Mountain lions, also called cougars and pumas, are the largest wildcat in North America.

They are two to three feet tall at the shoulders, three to five feet in length, and weight 100 to 200 pounds. (Females weigh slightly less than males.) Mountain lions live about 12 years in the wild or up to 25 years in captivity.

There are an estimated 30,000 mountain lions in the western United States. Historically, they have a large habitat range and can live throughout North America, with the exception of northern Canada. However, habitat loss and hunting has led to a decrease in habitat range. South Dakota is home to an estimated population of over 200 mountain lions. They feed on elk and other deer species, mountain goat, sheep, bighorn, coyote, pronghorn, and livestock.

Mountain lions from the Black Hills have, on occasion, wandered to faraway states in the east.

David Baron, in his article The Cougar Behind Your Trash Can, states “the 140-pound cougar that was spotted last month among the estates of Greenwich — and was later struck and killed on the Wilbur Cross Parkway — has been the talk of southern Connecticut. New England, along with most of the Eastern United States, hasn’t been cougar country since the 19th century, when the animals were exterminated by a killing campaign that started in colonial times. So where had this cougar come from?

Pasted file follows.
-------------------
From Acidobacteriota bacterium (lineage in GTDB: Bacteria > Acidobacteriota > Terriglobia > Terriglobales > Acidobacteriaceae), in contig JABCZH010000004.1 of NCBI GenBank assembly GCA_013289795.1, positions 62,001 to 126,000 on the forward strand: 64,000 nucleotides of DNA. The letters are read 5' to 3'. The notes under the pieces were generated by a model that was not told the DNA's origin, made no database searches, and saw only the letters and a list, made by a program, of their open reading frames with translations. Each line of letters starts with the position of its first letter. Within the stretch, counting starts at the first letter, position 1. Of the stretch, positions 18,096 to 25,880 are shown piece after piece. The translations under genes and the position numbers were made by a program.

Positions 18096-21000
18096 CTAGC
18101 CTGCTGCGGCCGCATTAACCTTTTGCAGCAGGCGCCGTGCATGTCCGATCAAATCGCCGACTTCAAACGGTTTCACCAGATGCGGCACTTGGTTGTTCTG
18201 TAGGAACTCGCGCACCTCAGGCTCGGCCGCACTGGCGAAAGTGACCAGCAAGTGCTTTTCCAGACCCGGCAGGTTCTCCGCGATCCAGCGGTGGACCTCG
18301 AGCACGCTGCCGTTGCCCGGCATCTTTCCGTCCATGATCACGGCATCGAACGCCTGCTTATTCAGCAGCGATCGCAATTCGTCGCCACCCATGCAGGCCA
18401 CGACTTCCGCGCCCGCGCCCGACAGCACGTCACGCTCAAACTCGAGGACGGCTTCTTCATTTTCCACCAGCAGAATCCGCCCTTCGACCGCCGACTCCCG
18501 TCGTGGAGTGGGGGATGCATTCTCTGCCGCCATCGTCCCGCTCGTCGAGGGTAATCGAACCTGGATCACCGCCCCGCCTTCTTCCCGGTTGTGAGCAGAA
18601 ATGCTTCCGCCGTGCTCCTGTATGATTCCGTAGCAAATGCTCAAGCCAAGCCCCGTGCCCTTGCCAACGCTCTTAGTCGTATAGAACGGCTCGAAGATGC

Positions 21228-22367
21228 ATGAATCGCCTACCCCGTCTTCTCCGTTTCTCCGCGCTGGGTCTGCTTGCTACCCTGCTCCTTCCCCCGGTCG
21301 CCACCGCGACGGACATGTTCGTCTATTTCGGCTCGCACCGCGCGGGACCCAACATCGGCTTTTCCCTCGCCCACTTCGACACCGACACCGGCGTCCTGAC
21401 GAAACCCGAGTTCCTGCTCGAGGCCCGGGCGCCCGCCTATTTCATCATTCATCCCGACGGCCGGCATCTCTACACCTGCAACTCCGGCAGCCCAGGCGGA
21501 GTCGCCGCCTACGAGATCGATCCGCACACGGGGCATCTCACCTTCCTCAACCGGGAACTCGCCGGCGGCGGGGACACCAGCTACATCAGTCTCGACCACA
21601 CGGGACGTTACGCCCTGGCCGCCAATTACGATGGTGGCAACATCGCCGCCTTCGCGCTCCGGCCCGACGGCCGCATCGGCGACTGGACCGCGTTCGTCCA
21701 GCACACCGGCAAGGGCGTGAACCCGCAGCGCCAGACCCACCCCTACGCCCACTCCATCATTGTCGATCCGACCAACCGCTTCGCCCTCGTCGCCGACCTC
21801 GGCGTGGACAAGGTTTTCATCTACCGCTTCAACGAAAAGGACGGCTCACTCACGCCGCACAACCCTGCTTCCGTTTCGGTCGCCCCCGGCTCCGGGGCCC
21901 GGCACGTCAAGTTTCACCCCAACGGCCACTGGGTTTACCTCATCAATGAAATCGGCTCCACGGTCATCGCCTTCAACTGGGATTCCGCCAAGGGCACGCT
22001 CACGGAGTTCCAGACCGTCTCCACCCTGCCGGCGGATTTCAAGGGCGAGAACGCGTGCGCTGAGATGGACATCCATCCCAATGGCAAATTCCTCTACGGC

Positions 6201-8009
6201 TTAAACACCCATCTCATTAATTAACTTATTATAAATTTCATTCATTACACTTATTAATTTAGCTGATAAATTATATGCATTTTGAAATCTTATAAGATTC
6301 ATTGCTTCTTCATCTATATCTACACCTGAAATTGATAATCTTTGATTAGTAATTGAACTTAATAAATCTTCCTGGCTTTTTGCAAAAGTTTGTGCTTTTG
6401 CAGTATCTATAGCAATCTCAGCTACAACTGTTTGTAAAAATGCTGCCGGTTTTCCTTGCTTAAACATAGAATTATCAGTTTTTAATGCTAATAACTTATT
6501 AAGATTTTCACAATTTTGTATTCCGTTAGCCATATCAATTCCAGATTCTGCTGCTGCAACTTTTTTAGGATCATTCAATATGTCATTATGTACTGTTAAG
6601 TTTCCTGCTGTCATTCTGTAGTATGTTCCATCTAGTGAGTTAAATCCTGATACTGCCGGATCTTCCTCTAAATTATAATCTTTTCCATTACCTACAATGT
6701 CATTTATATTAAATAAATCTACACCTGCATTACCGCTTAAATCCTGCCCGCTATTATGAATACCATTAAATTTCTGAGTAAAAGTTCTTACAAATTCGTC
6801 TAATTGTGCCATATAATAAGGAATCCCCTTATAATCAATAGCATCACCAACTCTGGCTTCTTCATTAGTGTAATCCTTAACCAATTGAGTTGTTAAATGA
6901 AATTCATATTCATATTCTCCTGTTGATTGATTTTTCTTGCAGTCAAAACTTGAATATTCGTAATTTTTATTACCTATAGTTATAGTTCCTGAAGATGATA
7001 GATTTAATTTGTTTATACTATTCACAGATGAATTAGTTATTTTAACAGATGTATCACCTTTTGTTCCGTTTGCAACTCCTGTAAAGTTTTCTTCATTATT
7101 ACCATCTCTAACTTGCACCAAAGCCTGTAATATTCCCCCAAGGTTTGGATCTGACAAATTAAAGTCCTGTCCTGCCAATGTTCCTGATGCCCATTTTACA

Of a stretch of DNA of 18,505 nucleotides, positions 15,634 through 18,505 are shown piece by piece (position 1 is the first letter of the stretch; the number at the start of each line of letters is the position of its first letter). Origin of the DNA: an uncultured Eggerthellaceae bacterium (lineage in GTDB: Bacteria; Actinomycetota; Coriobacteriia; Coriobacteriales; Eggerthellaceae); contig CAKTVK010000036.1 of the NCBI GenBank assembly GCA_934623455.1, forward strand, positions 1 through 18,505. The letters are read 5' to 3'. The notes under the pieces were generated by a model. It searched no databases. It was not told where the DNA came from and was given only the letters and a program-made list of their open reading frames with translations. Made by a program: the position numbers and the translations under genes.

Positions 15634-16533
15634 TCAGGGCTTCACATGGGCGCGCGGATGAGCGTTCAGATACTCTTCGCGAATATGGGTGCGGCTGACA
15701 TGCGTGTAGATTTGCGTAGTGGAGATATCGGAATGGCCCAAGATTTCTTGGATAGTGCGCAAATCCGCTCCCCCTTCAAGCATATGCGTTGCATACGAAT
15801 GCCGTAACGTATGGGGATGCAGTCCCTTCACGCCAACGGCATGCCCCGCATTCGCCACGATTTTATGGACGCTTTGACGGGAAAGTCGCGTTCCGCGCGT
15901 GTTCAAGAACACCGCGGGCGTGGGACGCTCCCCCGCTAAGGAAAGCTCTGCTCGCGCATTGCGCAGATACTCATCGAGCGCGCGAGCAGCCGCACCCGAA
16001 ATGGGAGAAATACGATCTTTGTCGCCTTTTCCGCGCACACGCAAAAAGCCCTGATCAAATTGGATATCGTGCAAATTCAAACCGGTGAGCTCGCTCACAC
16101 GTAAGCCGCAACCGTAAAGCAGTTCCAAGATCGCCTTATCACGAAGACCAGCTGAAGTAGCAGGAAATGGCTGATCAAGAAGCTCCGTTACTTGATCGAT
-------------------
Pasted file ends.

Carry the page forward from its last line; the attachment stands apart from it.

“Now we know the answer, and it couldn’t be more astonishing. Wildlife officials, who at first assumed the cat was a captive animal that had escaped its owners, examined its DNA and concluded that it was a wild cougar from the Black Hills of South Dakota. It had wandered at least 1,500 miles before meeting its end at the front of an S.U.V. in Connecticut. That is one impressive walkabout.”

Later in the article, he mentions that in 2008 another mountain lion from the Black Hills was found within the city-limits of Chicago, where it was shot by police.

Generally, mountain lions are solitary, nocturnal, and avoid humans, so seeing a mountain lion is unlikely.

However, if you do encounter a mountain lion in the wild, stop and don’t run. Running may stimulate its instinct to chase. Stand upright, appear larger by raising your arms, and make loud noises. If the lion is aggressive, throw stones or branches at it – anything you can reach without crouching or turning your back. If it attacks, fighting back will drive it away.



  • Mountain lions don’t roar, but female have a loud scream-like sound.
  • They have a poor sense of smell, but make up for it with excellent vision and hearing.
  • Mountain lions are very solitary. They generally only encounter others when mating and only live in groups when it is a mother raising her young.
  • They can leap as high as 15 feet and as far as 40 feet.